Some see the court as the center of the nation's legal stability, changing course reluctantly to keep the country from getting judicial whiplash. Others, especially opponents of abortion, see the court as the ultimate bogeyman.
Whatever the opinion, the high court contains an interesting cast of characters.
Unlike other courts created by Congress or state legislatures, the Supreme Court is established in the Constitution. Article III says, "The judicial power of the United States shall be vested in one Supreme Court, and in such inferior courts as the Congress may from time to time ordain and establish."
Article III also gives federal judges, including the Supreme Court justices, lifetime tenure "during good behavior." The president can appoint federal judges; he can't fire them. They can only be impeached by Congress.
Created by the Constitution, nominated by the president and confirmed by the U.S. Senate, the high court justices still do not exercise unlimited power.
Many of the restrictions on the justices are self-imposed over the centuries. However, the fact remains, the Supreme Court can issue orders, and expects those orders to be obeyed, but the high court has no mechanism to enforce its will.
At times, the president has simply refused to obey the high court.
The classic example came in 1832 when President Andrew Jackson decided to forcibly remove the Cherokee Nation from Georgia, sending the Indians on the infamous "Trail of Tears" to Oklahoma.
The Supreme Court, led by Chief Justice John Marshall, tried to block the removal.
Jackson rebelled. In a probably apocryphal vignette, Jackson is supposed to have said, "John Marshall has made his decision. Now let him enforce it!"
Fictional or not, Jackson eventually got his way, and thousands of Cherokee men, women and children died on the trail.
However, most of the time, even strong chief executives like former President Richard Nixon felt compelled to follow Supreme Court rulings they didn't like -- remember the Oval Office audio tapes? Not to do so would be to introduce chaos into American public discourse.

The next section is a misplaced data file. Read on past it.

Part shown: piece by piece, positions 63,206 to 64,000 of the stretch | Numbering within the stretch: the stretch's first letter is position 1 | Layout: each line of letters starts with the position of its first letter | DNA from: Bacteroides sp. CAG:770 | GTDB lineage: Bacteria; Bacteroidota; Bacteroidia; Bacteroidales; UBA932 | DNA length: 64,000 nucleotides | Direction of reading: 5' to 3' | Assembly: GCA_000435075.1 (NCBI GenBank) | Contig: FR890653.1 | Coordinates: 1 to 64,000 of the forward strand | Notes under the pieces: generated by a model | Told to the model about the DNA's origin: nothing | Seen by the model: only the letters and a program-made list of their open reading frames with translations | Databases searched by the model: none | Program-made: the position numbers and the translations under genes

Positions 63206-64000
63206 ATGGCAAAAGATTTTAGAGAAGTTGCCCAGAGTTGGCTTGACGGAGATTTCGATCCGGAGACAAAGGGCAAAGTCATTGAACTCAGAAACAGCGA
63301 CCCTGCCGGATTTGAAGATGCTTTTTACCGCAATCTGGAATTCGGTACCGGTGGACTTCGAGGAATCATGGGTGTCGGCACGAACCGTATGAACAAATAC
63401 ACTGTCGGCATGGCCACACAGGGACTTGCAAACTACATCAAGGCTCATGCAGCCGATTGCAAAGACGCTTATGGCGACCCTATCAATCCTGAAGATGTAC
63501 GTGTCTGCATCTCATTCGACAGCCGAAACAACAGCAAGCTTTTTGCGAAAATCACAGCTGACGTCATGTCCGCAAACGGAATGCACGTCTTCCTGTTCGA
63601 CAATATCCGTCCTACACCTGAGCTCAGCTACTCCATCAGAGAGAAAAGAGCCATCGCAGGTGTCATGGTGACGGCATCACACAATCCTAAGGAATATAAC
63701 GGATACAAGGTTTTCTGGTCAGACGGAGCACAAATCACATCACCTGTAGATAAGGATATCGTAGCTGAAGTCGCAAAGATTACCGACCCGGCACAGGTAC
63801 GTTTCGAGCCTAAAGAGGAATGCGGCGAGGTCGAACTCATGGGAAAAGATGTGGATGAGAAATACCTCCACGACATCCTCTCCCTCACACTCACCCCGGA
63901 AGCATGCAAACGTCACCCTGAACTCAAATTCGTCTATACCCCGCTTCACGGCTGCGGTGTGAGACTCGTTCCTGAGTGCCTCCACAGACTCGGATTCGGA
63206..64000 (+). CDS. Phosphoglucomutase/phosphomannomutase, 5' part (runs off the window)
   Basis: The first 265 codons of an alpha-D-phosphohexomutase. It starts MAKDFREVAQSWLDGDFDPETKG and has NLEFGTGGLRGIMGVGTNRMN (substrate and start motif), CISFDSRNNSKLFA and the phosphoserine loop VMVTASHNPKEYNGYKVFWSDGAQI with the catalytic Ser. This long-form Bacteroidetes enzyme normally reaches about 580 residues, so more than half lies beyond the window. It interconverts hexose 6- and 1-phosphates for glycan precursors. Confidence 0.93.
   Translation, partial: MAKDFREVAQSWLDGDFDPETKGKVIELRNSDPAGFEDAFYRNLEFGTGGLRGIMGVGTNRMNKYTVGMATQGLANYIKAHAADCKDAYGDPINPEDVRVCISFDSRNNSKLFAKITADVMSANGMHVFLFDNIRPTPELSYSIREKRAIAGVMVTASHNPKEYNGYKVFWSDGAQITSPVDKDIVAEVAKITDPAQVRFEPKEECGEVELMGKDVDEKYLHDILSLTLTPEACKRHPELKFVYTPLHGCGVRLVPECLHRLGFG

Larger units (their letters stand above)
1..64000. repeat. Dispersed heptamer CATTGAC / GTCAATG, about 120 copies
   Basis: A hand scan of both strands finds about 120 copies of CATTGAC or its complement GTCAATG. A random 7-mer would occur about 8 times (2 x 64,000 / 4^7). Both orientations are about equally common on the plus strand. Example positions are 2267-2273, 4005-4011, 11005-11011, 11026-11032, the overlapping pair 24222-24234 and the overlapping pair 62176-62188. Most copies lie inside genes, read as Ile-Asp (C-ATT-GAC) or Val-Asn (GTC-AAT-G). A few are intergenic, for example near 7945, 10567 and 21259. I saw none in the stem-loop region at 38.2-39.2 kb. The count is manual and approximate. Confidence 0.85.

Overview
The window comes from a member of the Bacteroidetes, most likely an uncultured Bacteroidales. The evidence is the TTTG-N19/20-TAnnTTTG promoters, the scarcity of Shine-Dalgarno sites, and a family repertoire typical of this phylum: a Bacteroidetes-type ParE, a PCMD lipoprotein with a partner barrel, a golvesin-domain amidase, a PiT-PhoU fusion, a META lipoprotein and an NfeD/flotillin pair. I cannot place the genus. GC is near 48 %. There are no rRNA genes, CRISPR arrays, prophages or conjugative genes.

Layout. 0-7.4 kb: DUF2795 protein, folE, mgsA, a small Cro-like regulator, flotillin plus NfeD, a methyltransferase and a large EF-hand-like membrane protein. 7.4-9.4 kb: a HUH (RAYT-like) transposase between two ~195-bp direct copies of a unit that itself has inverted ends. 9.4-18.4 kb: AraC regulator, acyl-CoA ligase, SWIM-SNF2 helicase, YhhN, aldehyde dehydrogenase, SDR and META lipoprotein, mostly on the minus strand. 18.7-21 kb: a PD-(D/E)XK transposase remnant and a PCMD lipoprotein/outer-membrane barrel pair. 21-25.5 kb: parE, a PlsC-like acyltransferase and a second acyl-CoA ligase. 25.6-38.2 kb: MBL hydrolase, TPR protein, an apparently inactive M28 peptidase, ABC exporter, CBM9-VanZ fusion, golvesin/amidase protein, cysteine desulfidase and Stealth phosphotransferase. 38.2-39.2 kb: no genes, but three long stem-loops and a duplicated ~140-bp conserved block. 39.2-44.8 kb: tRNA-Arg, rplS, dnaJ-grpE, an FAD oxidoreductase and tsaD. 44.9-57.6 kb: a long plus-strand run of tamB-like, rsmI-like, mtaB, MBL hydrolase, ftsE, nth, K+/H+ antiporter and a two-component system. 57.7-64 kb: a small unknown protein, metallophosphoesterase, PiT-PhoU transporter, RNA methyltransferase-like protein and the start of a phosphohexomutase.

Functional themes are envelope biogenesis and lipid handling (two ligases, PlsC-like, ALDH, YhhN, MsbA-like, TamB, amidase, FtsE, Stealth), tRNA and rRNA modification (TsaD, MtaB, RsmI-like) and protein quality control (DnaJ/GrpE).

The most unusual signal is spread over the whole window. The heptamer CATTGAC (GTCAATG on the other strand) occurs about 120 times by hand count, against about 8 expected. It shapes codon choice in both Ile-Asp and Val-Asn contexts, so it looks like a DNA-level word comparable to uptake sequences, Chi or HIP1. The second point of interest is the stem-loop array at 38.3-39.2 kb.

John G. Roberts Jr., chief justice of the United States, at 54 is the youngest member of the court. His background includes clerking for his predecessor, the late Chief Justice William Rehnquist, who was a champion of state rights.
Former President George W. Bush nominated him as chief justice in 2005.
Since then, Roberts has let it be known the time for "systemic remedies for racial discrimination" has passed, a 2009 analysis in The New Yorker said. Roberts can be abrupt from the bench. In a Connecticut case eventually decided in favor of white firefighters who said they suffered discrimination in promotion procedures, Roberts told a city lawyer defending practices that favored minorities: "You maybe don't care whether it's Jones or Smith who is not getting the promotion. ... All you care about is his race."
At 73, Justice Antonin Scalia doesn't appear to have lost a step as the court's feistiest conservative. Former President Ronald Reagan nominated him in 1986.
More than any other member of the court, Scalia believes the language used in the earliest days of the country still has weight today when it comes to the Constitution.
In "Antonin Scalia's Jurisprudence," author Ralph Rossum says, "Respecting the original meaning of the constitutional text is, for Justice Scalia, the only way of making judicial decision-making consistent with the rule of law and democracy. The greatest threat to both, he believes, is the temptation of judges to substitute their own values for those of the framers, thereby cutting legal rules free from their moorings and, too often, usurping elected legislatures and the popular will. The constitutional text may at times be ambiguous, he concedes, but the best response to such ambiguity is to defer to American traditions, not to the enthusiasms of the moment."
Justice Anthony M. Kennedy, also 73, was nominated by Reagan and took his seat in 1988.
While considered a swing vote on the nine-member court, Kennedy is a reliable member of the conservative block -- except when he is not. When he breaks free of the bloc, Kennedy can make jaws drop.
Writing for a liberal-moderate majority in 2003's Lawrence vs. Texas, Kennedy not only struck down the Texas anti-sodomy law -- aimed at gays but applied to heterosexuals as well -- he basically told the government at all levels to get out of the bedroom.
"Liberty protects the person from unwarranted government intrusions into a dwelling or other private places," Kennedy wrote. "In our tradition the state is not omnipresent in the home. And there are other spheres of our lives and existence, outside the home, where the state should not be a dominant presence. Freedom extends beyond spatial bounds. Liberty presumes an autonomy of self that includes freedom of thought, belief, expression and certain intimate conduct. ... The Texas statute furthers no legitimate state interest which can justify its intrusion into the personal and private life of the individual."